Jackie Crosby Star Tribune
WWR Article Summary (tl;dr) Aubry and Kale Walch are the owners of the "Herbivorous Butcher" which sells a line of plant-based meats and cheeses. They have been locked in a battle with Nestle over the use of the phrase "Vegan Butcher."
The owners of the Herbivorous Butcher in Minneapolis have won a trademark battle against multinational food giant Nestlé over use of the phrase "vegan butcher," assuring it will remain in the public domain.
The U.S. Patent and Trademark Office closed the case in a Jan. 19 ruling after Nestlé quietly abandoned its pursuit of the trademark for its Sweet Earth Foods division last fall.
Word of the victory arrived a few weeks ago and came as a surprise to Aubry Walch, who first started selling a line of plant-based meats and cheeses with her brother, Kale, at farmers markets in 2014.
"We're really glad that for whatever reason they saw the light," she said. "It was definitely a win for the entire movement."
Through the pandemic, the Herbivorous Butcher, with a retail and wholesale operation across the river from downtown Minneapolis, has kept its doors open in part because of increased sales to consumers.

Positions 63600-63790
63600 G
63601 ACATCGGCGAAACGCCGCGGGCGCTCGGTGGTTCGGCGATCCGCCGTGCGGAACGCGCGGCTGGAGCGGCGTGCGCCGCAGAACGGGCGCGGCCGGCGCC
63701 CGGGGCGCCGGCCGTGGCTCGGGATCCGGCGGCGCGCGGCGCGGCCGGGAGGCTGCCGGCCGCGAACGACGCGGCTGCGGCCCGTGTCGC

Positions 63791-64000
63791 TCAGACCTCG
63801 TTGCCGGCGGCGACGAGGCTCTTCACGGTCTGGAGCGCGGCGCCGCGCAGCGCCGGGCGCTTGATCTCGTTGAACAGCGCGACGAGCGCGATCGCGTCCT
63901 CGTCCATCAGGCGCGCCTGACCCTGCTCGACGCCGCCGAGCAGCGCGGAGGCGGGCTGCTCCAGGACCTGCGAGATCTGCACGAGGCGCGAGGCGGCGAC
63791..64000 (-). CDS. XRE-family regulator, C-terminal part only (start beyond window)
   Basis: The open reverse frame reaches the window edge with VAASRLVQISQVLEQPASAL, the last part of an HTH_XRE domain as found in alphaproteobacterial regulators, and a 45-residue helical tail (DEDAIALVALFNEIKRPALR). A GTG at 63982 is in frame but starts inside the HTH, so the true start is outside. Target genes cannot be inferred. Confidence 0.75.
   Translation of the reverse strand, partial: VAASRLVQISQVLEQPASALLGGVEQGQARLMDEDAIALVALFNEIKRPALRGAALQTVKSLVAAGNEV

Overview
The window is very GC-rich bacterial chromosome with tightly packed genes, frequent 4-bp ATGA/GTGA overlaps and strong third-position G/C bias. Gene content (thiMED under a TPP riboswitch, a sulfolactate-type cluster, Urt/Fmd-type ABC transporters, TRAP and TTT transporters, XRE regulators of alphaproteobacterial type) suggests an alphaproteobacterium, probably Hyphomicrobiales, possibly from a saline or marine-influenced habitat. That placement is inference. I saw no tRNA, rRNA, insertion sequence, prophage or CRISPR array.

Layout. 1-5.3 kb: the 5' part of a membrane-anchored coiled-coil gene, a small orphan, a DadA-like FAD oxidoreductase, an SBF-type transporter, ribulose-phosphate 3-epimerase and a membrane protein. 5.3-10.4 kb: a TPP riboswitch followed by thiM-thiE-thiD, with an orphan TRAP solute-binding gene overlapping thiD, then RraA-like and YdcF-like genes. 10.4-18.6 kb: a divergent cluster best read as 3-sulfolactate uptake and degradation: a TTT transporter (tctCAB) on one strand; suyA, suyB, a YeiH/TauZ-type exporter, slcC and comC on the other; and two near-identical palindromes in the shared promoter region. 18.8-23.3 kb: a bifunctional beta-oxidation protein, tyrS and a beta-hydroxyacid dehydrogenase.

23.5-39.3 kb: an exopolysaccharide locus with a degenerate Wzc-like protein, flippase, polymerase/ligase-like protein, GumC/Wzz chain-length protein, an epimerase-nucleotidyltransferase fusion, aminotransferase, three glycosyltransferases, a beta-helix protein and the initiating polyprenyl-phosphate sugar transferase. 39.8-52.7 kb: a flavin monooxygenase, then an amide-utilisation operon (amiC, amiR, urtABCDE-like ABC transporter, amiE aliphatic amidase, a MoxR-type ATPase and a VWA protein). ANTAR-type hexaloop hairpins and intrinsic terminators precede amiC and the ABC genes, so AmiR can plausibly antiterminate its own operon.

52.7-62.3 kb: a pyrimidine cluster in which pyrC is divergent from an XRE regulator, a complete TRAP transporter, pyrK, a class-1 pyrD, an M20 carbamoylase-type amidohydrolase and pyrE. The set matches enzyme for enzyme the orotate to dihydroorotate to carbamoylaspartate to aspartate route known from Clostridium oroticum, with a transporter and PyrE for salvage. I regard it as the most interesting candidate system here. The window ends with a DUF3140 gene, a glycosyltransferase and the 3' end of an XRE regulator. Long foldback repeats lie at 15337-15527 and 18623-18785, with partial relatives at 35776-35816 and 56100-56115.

"That part of the business skyrocketed," Walch said. "A lot of people are OK spending money because they're not going out to eat as much and just want something a little more special."
After layoffs, a federal forgivable Paycheck Protection Program loan helped the shop hire back all staff members.
The Walches had applied for a trademark of "vegan butcher" several years ago but had been denied on grounds that it was "merely descriptive."
When Nestlé's Sweet Earth Foods tried to lay claim to the term just a few weeks after their denial, the siblings hired a lawyer. They wanted the patent office either to grant Herbivorous Butcher rights to use the phrase, or to make it available to anyone.
"After spending the past couple of years dealing with this and talking to other vegan butcher shops and other people doing similar stuff to us, we decided that the term 'vegan butcher' doesn't belong to anyone — and it shouldn't belong to anyone," Aubry Walch said Wednesday. "At the end of the day we want everyone to be able to use it."
Herbivorous Butcher has continued to use the term in its retail and wholesale operation. This summer, Nestlé's Sweet Earth Foods offered to pay the Herbivorous Butcher's legal costs if the owners would agree to a settlement where both entities could lay claim to the term.
There was no negotiation, Walch said. And since then, silence.
The fight has cost Herbivorous Butcher about $20,000, she estimates. And she's not expecting to hear from Nestlé.
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